Canon Pixma MG8120 Review

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Canon Pixma MG8120 Review – The glossy, black Canon Pixma MG8120 colour inkjet multifunction printer (which prints, duplicates, and checks), is absolutely nothing otherwise cool-looking–the control board incorporated right into the top cover is a must-see. But it also creates smooth message output at a great clip, and its substitute ink costs are sensible. Alas, the eye sweet will cost you: The MG8120 retails for a massive $300 since September 27, 2010.

The Pixma MG8120’s most uncommon feature is the 3. 5-inch, tiltable colour LCD with touch-sensitive manages incorporated perfectly right into the top cover. The leads to light up when they’re needed and vanish when they’re not. The layout closely looks like Canon’s routine control-panel design, consisting of the three switches for choosing choices revealed on display. We found them uncomfortable to use along with the more traditional navigating/choice switches.

Canon Pixma MG8120 Review

However we wish that Canon had consisted of an automated document feeder, the Pixma MG8120 is or else fully equipped. You obtain automated duplexing, a 150-sheet under-mounted tray for ordinary paper, and a 150-sheet back upright feed for all various other media. A 50-sheet output tray opens up immediately from the front when you begin publishing—the scanner cover telescopes to accommodate thicker documents. USB, ethernet, and cordless links are available.

Cordless configuration functioned perfectly on the PC. On the Mac, however, the printer didn’t work until we installed it with a USB cable television attached. Might have been an aberration of our testbed; but if you experience a comparable problem, using USB may refix it. Canon’s Service Facility EX software bundle assists with publishing, scanning, and copying tasks, and is quite easy to use.

In our tests, the Pixma MG8120 was quite fast for an inkjet. Our message documents–ten web pages of the ordinary message, and an e-newsletter with a smattering of grayscale graphics–looked crisp and published at a peppy 8. 27 web pages each min (ppm) on the PC and 7. 87 ppm on the Mac. The snapshot-size colour pictures in our PC-platform testing published at merely under three ppm to ordinary paper and about two ppm using Canon’s picture paper.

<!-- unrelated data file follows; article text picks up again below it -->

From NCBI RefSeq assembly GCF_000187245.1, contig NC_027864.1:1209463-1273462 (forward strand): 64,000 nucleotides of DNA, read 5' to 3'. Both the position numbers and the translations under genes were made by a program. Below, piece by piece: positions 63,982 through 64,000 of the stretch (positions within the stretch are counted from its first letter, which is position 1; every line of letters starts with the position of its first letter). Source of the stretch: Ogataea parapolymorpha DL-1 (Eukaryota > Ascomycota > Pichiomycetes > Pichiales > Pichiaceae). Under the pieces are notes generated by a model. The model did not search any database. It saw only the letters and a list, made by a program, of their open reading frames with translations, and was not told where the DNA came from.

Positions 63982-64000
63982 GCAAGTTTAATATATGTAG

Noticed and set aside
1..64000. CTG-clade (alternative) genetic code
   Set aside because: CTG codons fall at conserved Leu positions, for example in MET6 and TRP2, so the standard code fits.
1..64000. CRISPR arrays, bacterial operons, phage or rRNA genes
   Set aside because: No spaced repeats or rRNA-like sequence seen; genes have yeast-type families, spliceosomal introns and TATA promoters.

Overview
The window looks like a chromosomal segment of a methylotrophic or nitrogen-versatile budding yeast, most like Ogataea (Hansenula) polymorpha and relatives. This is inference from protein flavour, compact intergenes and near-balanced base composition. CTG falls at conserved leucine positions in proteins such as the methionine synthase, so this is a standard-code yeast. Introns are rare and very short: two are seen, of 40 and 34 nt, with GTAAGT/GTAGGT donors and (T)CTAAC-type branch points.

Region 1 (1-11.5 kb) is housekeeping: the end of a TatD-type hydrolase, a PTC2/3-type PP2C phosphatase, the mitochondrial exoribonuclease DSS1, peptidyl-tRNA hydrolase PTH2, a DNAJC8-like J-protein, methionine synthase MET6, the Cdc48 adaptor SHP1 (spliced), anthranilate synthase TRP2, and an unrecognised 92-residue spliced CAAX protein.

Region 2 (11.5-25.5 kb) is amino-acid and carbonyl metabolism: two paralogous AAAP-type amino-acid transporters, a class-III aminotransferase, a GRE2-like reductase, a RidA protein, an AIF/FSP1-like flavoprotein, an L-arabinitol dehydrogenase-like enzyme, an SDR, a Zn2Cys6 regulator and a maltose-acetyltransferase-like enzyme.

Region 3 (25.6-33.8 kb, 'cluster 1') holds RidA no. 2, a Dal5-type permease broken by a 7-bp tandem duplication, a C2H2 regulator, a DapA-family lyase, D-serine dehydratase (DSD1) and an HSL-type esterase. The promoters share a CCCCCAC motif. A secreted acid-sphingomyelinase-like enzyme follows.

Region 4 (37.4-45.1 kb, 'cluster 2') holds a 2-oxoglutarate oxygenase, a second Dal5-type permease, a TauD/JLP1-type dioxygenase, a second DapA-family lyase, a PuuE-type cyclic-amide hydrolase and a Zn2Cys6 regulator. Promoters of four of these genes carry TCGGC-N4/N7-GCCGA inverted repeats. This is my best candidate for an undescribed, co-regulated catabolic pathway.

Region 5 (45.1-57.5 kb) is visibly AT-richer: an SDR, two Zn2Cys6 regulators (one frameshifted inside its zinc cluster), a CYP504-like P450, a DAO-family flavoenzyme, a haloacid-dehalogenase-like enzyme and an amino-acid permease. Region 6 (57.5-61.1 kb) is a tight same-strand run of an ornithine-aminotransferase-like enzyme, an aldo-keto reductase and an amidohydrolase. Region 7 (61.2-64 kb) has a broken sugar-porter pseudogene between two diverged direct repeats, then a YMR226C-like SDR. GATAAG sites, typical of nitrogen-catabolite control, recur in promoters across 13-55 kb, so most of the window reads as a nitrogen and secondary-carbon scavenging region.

The bigger, higher-resolution picture that we use to test picture publishing on the Mac took simply over 2 minutes–a midrange speed. Also quick were monochrome copying (which took about 17 secs) and colour checks (20 secs for a full-page picture at 600 dpi, and 55 secs for a cropped area of that picture at 1200 dpi).

Colour pictures and duplicates revealed an orange tint on ordinary paper (a universal propensity of Canon MFPs), but this imperfection was much less pronounced on picture paper. Simple monochrome message copy looked just comparable to the initial, but colour checks appeared rather dark.

The Pixma MG8120’s ink costs are slightly less than the standard. The standard-size, 328-page black cartridge is $16, or 4. 9 cents each web page. The individual cyan, magenta, and yellow cartridges each cost $14 and last for about 450 web pages, which exercises to about 3. 1 cents each colour each web page. A typical web page with all four shades costs 14. 2 cents.

Also valued at $14 each are the dedicated photo-black and photo-grey cartridges, which make the darker locations of pictures appearance smoother and more reasonable. They include relatively little ink to a standard document, and Canon says that the photo-black cartridge should last for about 670 4-by-6-inch pictures, and the photo-grey round for about 171.

Canon Pixma MG8120 Driver

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